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Karl Hyde
Meet Karl Hyde, the voice and the songwriter behind the London based group Underworld. The quality that has made Underworld so distinct on the British dance-music scene is that, unlike most dance bands, they write their own lyrics. For them words are no less important than tunes. In 1996, the group became internationally recognized, when their song Born Slippy was used as the lead track in Danny Boyle's award-winning film 'Trainspotting'. Find out from Karl Hyde himself what the song is about and how the lyrics were written.

Karl Hyde reads the lyrics especially for us. Listen and see if you can fill in the gaps in the lyrics.

Drive boy, dog boy, dirty numb angel boy. In the (...1...), boy, she was lipstick, boy. She was beautiful, boy, and tears, boy, and all in your (...2...), boy. You had hand girls, boy, and steal, boy. You had chemicals, boy. I've grown so close to you, boy, and you just groan, boy. She said, '(...3...), (...3...)', she smiled at you, boy. Babes and babes and babes... I just come out of 'The Ship' talkin' to the most blonde I ever met, shoutin', 'Lager lager lager lager', shoutin' 'Mega mega white thing, mega mega white thing'. So many things to see and do in the tube hole. True blonde goin' back to Romford. Mega mega mega goin' back to Romford. Hi mum, are you (...4...)? And now are you on your way to a new (...5...)?
Check answers
Find out how Karl writes his lyrics. Learn about his feelings for urban culture and find out what his song 'Born Slippy' is all about.

OK Karl, tell us how you write your songs.
These words are first-take a lot of the time. I fill notebooks with writing, I write every day. And I'll open up some pages in the notebook and I'll see these things, these words in front of me - and I go, 'Yeah, OK, this is this, I want to sing this'.
Where do you get the inspiration for your lyrics from, Karl?
For me, there is an inherent beauty in the city. I see the city as a very very beautiful place. Even the underside of it. There's a beauty even in the kind of... the forceful presentation of something. As long as it's meant with no malice or anger or violence, there's a beauty in its energy.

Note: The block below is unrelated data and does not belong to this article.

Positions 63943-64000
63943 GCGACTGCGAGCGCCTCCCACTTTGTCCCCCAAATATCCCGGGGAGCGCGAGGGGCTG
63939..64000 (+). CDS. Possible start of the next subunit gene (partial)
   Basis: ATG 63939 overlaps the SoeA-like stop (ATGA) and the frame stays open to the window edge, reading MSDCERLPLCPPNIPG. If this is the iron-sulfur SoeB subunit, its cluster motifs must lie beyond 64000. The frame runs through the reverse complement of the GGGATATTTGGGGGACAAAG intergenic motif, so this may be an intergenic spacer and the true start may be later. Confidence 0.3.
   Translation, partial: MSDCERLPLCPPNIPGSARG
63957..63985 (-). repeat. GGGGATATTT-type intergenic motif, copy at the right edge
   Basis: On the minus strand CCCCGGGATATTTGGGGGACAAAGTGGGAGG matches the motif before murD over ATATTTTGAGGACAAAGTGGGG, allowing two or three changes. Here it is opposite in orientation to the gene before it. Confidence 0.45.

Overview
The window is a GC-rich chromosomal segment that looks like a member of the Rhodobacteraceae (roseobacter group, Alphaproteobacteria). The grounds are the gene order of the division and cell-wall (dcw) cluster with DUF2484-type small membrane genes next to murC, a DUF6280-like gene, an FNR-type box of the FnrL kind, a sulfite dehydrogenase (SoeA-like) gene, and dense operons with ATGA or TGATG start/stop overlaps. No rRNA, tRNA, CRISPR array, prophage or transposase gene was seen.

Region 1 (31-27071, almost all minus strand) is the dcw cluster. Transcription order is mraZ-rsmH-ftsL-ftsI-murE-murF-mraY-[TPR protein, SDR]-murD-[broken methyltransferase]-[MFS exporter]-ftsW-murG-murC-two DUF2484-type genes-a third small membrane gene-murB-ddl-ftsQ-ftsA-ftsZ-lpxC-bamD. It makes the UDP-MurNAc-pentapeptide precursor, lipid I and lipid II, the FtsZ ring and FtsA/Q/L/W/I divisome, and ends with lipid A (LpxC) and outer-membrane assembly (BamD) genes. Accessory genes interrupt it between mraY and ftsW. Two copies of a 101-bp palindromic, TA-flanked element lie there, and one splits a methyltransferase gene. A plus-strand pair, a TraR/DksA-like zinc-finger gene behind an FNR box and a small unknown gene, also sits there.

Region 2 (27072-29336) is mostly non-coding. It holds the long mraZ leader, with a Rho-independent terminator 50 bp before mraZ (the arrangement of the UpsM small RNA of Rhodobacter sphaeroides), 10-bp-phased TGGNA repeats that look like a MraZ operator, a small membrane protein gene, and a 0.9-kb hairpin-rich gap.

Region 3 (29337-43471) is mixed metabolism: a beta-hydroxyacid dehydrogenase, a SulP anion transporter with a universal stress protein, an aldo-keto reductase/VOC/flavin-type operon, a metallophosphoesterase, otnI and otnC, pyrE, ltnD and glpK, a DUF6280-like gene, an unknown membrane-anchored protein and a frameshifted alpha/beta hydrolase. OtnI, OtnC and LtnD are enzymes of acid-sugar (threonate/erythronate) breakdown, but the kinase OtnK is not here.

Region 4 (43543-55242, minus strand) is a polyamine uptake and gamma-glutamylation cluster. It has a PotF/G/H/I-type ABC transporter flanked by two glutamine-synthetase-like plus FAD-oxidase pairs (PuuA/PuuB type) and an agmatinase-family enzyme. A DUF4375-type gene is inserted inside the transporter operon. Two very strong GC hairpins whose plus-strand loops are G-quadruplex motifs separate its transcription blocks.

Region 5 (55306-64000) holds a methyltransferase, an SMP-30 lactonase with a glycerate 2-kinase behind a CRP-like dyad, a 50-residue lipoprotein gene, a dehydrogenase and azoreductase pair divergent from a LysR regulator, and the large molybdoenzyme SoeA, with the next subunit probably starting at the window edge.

What is 'Born Slippy' - a dream? A dream come true? Or is it your view of reality?
In the simplest form, it's me walking through the streets of Soho trying to get back home to Romford in Essex. I was referring to myself reduced to a piece of meat, due to the fact that I'd drunk too much. The bigger story is that I'm fascinated by the kind of snapshots that one retains when you've had a couple of drinks. These kind of very precise snapshots one has of a little piece of street, or of a rubbish bin, or of a tape-recorder... I'm talking about being like a hoover, hoovering up all the images and the sounds and the smells of the city. Because after all it's cities that would inspire me.
What exactly does the word 'babe' mean here? Not 'a child', it seems...
What I'm referring to there is a kind of a male idea of a stereotype. This kind of like, 'Ah, babes, oh, she's a real babe' - meaning a kind of real derogatory term... For a woman, yeah. And that's not having a go at women. That's having a go at men.
Why did you choose to use the word 'boy' to describe a man - not 'chap' or 'lad'?
Because I think men are boys. Most of us haven't grown up, you know, most of us are still struggling with taking responsibility. It's like, 'I don't want responsibility tonight, tonight I want to lose control' ... And so, it's boy again.
In the song, the word lager gets repeated 16 times! Did you mean it to be a 'lager anthem'?
The lyrics are quite ironic. At first it was kind of upsetting that it was used like a 'lager anthem', which was the antithesis of the way it was written. It was a piece of irony. But I still believe that cities are beautiful places and that people are essentially good and that's what I'm following at the moment. I've done my time, as far as I'm concerned, underneath the city and I'm looking at other things.

Karl Hyde
Did you get all that? Well, here's a chance for you to check if you know exactly what some of the words and expressions Karl used mean.

1:
If something is first-take, it means...

you take it before you take anything else
you leave it unchanged, unedited, the way you first saw or perceived it
you take it for the first time

2:
If you are referring to yourself...
you are talking about yourself
you are talking to yourself
you are asking yourself

3:
A snapshot
is...
someone who shoots their gun in a sharp way
a quick attempt to do something
a photographic image of a situation or place

4:
You are having a go at someone if you are...
walking towards them
critisizing them or arguing with them
leaving their company
Check answers

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